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December 12, 2012
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News for Federal Health Professionals

  Top Story 
  • Report shows dramatic rise in military's mental health care costs
    The military's mental health care burden has increased dramatically in the wake of combat operations in Iraq and Afghanistan, according to a new report from the Armed Forces Health Surveillance Center. The differences between prewar and wartime levels for ambulatory visits, hospitalizations and hospital bed days related to mental health have increased 35%, 63% and 48%, respectively. NextGov (12/10) LinkedInFacebookTwitterEmail this Story
  Military Health Systems 
  • MHS moving cautiously to expand use of mobile health
    The Military Health System is working to expand use of mobile health and telemedicine technologies at a slower pace than the Veterans Health Administration. Officials say this is a reflection of the need to manage global networks while ensuring privacy and interoperability of technologies. MobiHealthNews.com (12/11) LinkedInFacebookTwitterEmail this Story
  • Other News
  Veterans Health Administration 
  • Veterans' access to brain trauma care would improve under proposal
    Thousands of veterans will have easier access to compensation and health care for illnesses tied to traumatic brain injury under new regulations proposed by the Department of Veterans Affairs. The proposed expanded benefits include treatment and compensation for veterans with depression, unprovoked seizures, some dementias, Parkinsonism and hormone deficiency diseases affecting the hypothalamus, adrenal or pituitary glands. The New York Times (tiered subscription model) (12/7) LinkedInFacebookTwitterEmail this Story
  • Other News
  Health and Medical Research 
  • Researchers challenge notion of aspirin resistance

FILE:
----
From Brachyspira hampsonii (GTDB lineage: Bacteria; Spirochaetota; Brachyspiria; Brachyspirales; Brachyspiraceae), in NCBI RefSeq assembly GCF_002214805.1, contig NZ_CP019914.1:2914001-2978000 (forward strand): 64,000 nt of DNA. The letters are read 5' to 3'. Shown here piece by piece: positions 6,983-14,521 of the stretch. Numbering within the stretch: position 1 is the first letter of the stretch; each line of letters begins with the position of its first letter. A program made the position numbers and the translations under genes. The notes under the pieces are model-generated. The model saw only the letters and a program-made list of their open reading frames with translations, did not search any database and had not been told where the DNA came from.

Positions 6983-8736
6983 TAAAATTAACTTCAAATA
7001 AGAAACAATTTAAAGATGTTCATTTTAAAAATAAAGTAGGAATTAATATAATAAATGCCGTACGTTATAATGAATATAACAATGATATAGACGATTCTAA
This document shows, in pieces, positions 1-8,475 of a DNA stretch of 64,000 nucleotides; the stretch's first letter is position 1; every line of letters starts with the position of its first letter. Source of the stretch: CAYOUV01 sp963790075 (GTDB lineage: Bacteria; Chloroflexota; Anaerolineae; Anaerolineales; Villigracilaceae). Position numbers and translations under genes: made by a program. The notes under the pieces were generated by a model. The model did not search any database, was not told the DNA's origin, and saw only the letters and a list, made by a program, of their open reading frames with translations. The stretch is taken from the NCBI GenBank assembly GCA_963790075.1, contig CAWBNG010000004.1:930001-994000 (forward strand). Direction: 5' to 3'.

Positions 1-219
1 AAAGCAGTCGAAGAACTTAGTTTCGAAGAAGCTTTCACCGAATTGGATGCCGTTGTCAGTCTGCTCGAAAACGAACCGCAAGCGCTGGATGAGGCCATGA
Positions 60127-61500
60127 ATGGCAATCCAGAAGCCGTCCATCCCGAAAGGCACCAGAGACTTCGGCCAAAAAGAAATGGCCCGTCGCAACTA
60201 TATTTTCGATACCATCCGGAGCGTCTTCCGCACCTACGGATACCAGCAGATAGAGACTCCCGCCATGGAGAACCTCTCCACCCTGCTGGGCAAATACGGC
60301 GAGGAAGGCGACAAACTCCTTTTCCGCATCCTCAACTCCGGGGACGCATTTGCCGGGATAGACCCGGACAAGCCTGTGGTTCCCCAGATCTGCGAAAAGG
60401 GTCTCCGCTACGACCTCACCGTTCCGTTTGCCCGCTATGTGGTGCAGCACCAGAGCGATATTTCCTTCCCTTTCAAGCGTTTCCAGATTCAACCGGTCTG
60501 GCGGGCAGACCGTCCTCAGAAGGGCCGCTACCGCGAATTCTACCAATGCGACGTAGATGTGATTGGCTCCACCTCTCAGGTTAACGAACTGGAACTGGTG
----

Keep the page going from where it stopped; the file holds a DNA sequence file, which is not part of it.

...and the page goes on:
The commonly held notion that some individuals' genetic makeup leaves them resistant to the cardiovascular benefits of aspirin is being challenged by researchers in a new report. Aspirin is widely used among men to prevent heart attacks and in women to prevent strokes, and researchers say it is the coating often used to decrease risks of stomach problems that is behind any signs of resistance because it slows release of the active ingredient. The Wall Street Journal (12/4) , TheHeart.org (Montreal) (free registration) (12/7) LinkedInFacebookTwitterEmail this Story
  • Multicenter trial tests brain pacemaker in patients with Alzheimer's
    Surgeons at Johns Hopkins Medicine in Baltimore have implanted a pacemaker-like device into the brain of a sixth patient with mild Alzheimer's disease as part of a multicenter study to test whether the electrical stimulation device could slow cognitive decline and enhance memory in patients. The investigational therapy was the subject of a completed pilot study, and PET scans showed patients in the pilot had increased neuron function in brain areas linked to learning and memory following a year of stimulation. Researchers are still looking for patients for the multicenter trial. MIT Technology Review online (12/7) LinkedInFacebookTwitterEmail this Story
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  AMSUS News 
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  SmartQuote 
Thinking is like loving and dying. Each of us must do it for himself."
--Josiah Royce,
American philosopher


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